Has anyone actually got this working on IE?
thanks
Pete
# re: JavaScript window.SetTimeout to a JavaScript Class method or function with parameters?
by Latch August 19, 2007 @ 1:57am
Try using a closure like this:

window.setTimeout(function() { this.HideToolTip(ControlId) },Timeout);
# re: JavaScript window.SetTimeout to a JavaScript Class method or function with parameters?
by Eric January 04, 2008 @ 12:21pm
<a href="http://script.aculo.us/">Scriptaculous</a> solves this issue with their bind() function. It forces the "this" inside the method to reference your object rather than the window. The library is a little heafty, but is pretty useful. You may be able to look at what they are going and roll your own if you do not want to reference the whole thing.

Example syntax:

monitorTimeout: function() {
window.setTimeout(this.checkTimeout.bind(this), 60000);
},


Good luck.
# re: JavaScript window.SetTimeout to a JavaScript Class method or function with parameters?
by Rick Strahl January 04, 2008 @ 12:36pm
Eric - yeah, most JavaScript libraries pretty much do this. But you can do this natively too by using apply or call, which both force the call context to the specified object. I believe that's pretty much the same behavior as .bind() you describe above.

The big problem with this approach is that you have to remember each time you call a method this way to do it with the right syntax, otherwise that code is bypassed.

FWIW, I'm still to date using a var _I (for Instance) in classes and reference the _I instead of this in code. That always works with no further configuration - it's just remembering to use _I instead of this <shrug>...
# re: JavaScript window.SetTimeout to a JavaScript Class method or function with parameters?
by Ketan March 06, 2008 @ 10:54am
Great post. Solved my problem
# re: JavaScript window.SetTimeout to a JavaScript Class method or function with parameters?
by Shiplu September 01, 2008 @ 4:54pm
Thanks for the tricks.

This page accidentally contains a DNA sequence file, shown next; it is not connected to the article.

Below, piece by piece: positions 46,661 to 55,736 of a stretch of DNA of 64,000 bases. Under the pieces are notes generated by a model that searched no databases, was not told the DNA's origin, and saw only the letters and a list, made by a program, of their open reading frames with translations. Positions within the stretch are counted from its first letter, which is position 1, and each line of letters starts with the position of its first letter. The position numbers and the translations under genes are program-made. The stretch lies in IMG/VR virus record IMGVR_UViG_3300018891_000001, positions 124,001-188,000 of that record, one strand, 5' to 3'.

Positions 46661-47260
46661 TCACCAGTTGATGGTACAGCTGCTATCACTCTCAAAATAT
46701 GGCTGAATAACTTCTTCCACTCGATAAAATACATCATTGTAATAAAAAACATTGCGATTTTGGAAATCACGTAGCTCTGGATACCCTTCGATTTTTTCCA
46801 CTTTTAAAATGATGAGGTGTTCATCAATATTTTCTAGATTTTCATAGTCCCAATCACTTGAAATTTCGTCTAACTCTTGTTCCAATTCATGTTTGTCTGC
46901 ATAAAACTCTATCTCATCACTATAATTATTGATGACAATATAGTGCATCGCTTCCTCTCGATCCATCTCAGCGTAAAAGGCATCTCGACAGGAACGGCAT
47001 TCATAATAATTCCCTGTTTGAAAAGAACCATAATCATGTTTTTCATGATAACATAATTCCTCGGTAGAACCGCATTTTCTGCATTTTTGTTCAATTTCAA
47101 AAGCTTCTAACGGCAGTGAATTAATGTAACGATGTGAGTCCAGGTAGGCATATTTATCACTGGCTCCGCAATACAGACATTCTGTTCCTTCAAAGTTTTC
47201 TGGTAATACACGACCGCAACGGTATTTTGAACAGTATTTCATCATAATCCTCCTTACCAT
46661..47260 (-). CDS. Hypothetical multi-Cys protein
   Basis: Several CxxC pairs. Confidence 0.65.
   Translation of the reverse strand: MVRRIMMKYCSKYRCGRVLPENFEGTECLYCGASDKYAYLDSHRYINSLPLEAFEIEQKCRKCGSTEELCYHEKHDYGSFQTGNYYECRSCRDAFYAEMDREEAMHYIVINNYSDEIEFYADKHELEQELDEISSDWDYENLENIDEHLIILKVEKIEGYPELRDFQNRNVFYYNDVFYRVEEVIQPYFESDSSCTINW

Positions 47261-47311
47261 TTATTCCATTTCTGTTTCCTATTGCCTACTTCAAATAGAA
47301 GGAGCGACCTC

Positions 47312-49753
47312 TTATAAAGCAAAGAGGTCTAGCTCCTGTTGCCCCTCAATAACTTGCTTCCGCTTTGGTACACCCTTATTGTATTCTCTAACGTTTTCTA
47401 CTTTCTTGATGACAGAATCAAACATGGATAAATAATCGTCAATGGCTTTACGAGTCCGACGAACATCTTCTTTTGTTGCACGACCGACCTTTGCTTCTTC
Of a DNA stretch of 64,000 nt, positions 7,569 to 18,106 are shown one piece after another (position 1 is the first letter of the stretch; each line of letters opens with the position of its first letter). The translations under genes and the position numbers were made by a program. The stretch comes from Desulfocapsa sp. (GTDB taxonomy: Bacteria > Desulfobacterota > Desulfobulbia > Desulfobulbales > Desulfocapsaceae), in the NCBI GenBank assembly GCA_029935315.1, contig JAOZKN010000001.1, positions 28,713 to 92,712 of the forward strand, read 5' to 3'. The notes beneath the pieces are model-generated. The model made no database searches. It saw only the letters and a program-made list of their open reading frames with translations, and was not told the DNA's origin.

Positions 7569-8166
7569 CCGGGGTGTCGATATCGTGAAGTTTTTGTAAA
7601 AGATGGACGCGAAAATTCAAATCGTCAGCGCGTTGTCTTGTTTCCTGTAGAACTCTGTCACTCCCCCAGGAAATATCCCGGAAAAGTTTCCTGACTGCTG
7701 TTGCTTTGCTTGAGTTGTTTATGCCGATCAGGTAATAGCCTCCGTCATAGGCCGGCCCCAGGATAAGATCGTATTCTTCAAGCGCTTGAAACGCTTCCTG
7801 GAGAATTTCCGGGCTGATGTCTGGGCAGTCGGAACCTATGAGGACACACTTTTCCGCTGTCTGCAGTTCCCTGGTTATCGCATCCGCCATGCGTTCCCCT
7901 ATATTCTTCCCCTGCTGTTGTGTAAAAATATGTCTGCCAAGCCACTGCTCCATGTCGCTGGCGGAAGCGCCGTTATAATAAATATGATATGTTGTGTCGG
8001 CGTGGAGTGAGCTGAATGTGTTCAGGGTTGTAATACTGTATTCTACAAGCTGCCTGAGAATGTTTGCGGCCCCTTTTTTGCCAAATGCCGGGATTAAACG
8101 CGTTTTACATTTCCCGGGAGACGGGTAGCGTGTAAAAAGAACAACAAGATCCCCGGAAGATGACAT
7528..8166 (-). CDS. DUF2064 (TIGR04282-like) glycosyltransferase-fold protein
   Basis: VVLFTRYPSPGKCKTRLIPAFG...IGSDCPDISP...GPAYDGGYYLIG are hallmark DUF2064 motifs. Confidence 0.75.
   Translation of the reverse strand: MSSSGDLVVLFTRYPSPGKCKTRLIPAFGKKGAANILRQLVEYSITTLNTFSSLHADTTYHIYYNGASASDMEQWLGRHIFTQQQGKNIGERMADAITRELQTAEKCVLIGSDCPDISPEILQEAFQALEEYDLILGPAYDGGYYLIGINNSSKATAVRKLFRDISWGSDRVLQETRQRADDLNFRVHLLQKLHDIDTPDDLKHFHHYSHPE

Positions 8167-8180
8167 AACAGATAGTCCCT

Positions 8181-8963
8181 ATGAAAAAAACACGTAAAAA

The closure things helped me a lot.
# re: JavaScript window.SetTimeout to a JavaScript Class method or function with parameters?
by coolpositive January 08, 2009 @ 3:34am
Great tip!! I’ve been looking for this solution for a while now. Thanks!
# re: JavaScript window.SetTimeout to a JavaScript Class method or function with parameters?
by Ihor February 10, 2009 @ 6:30am
Solution:

this.param1 = "";
this.methodToCall = function() {
alert(this.param1);
}

this.method = function() {
setTimeout(
function(thisObj) { thisObj.methodToCall(); },
this.time,
this);
}
# re: JavaScript window.SetTimeout to a JavaScript Class method or function with parameters?
by _michael August 17, 2009 @ 8:24am
Here's another way to solve the problem, equivalent to .call().

(1) The 'intended' method call (doesn't work):
setTimeout( this.HideToolTip, Timeout, ControlId );

(2) Using call(), as above:
var myContext = this;
setTimeout ( function () { myContext.HideToolTip.call( myContext, ControlId ); }, Timeout ); 

(3) Using nested functions:
setTimeout( ( function ( obj, param ) { return function () { obj.HideToolTip( param ); }; } )( this, ControlId ), Timeout );

It does just the same thing: currying the parameter value and the object into the scope.

* First, an inner function is created, calling obj.HideTooltip( param ) - whatever obj and param might be at that point.

* Next, an outer function is set up which allows you to specify obj and param. It returns the inner function with obj and param fixed. That's the whole point: obj and param will become part of the function's call stack as soon as the outer function is called. Afterwards, they will stay the same even if the scope has changed.

* Last step: The outer function *is* called, with 'this' and controlId as parameters. It manufactures a function where obj and param are frozen to their current values, and returns that function. You can call the result anytime and in any context, and it will do the right thing. E.g., you can pass it to setTimeout, which will execute it in the global context.

Using nested functions may look more complicated than call(), but perhaps it can help to make the process involved a little clearer.
# re: JavaScript window.SetTimeout to a JavaScript Class method or function with parameters?
by Martijn December 03, 2009 @ 2:45am
I solved the problem of passing in a parameter in the window.setTimeout in the following way.

function DoSomething(myValue) {
    var callbackFunction = function() {
        // do stuff with the myValue parameter 
        alert(myValue);
    }
 
    // Execute the function with time-out
    window.setTimeout(callbackFunction, 1000);
}


For example to show a message with a delay:

 DoSomething("Hello World");
# re: JavaScript window.SetTimeout to a JavaScript Class method or function with parameters?
by Hans July 09, 2010 @ 3:35am
Great! "callback" is the easiest and the best.

Thanks,
Hans
# links for 2010-09-30
by Craig's Blog September 30, 2010 @ 11:03am
JavaScript window.SetTimeout to a JavaScript Class method or function with parameters? - Rick Strahl's
# re: JavaScript window.SetTimeout to a JavaScript Class method or function with parameters?
by Andre March 10, 2011 @ 5:06am
Heres how i do this in my singleton class